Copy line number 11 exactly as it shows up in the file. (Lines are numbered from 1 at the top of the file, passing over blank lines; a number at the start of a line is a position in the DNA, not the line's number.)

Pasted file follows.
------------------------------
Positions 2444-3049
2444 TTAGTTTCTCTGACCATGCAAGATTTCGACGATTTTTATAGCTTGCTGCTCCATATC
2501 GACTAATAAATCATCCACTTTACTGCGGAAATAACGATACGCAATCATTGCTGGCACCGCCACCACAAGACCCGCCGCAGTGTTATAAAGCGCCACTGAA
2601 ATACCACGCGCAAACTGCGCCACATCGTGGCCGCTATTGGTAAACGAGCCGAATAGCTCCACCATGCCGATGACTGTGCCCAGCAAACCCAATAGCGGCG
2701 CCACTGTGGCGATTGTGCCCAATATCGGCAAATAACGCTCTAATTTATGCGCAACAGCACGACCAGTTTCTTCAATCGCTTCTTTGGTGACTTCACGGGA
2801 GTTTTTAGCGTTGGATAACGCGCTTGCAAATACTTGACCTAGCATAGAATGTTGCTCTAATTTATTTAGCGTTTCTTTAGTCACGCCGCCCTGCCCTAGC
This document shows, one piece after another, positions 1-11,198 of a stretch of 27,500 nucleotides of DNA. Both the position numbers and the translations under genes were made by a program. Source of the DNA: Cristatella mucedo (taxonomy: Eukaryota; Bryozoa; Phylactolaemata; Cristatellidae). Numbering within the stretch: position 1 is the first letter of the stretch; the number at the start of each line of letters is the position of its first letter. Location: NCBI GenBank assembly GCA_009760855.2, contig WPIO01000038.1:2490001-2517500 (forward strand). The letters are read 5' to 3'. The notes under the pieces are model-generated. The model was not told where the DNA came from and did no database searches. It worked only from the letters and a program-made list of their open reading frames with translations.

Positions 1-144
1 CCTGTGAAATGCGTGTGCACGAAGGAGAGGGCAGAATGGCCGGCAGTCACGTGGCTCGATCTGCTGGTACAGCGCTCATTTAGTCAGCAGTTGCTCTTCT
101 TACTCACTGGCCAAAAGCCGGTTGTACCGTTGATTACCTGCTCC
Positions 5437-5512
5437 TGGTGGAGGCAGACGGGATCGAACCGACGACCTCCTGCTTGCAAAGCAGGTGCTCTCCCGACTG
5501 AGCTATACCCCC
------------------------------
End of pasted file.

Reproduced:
Positions 5437-5512